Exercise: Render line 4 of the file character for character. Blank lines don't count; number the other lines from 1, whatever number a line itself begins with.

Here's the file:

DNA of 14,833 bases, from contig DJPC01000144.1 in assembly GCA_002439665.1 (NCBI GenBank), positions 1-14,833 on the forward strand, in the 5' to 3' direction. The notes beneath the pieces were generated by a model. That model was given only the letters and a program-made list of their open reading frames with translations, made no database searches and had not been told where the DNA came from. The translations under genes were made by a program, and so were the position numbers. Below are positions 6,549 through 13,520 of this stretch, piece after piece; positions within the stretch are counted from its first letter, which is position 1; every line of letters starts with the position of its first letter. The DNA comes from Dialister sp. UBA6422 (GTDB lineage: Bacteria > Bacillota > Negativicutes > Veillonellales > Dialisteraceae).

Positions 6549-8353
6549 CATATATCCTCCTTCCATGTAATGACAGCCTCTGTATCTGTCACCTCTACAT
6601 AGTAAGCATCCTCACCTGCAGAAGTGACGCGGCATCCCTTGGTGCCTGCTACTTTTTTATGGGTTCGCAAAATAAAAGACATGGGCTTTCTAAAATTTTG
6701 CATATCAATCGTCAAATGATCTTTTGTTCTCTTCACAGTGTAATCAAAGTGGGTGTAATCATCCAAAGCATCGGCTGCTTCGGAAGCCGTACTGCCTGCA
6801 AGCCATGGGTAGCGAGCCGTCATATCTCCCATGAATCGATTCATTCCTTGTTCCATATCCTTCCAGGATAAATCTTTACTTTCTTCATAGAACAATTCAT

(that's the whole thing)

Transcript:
6601 AGTAAGCATCCTCACCTGCAGAAGTGACGCGGCATCCCTTGGTGCCTGCTACTTTTTTATGGGTTCGCAAAATAAAAGACATGGGCTTTCTAAAATTTTG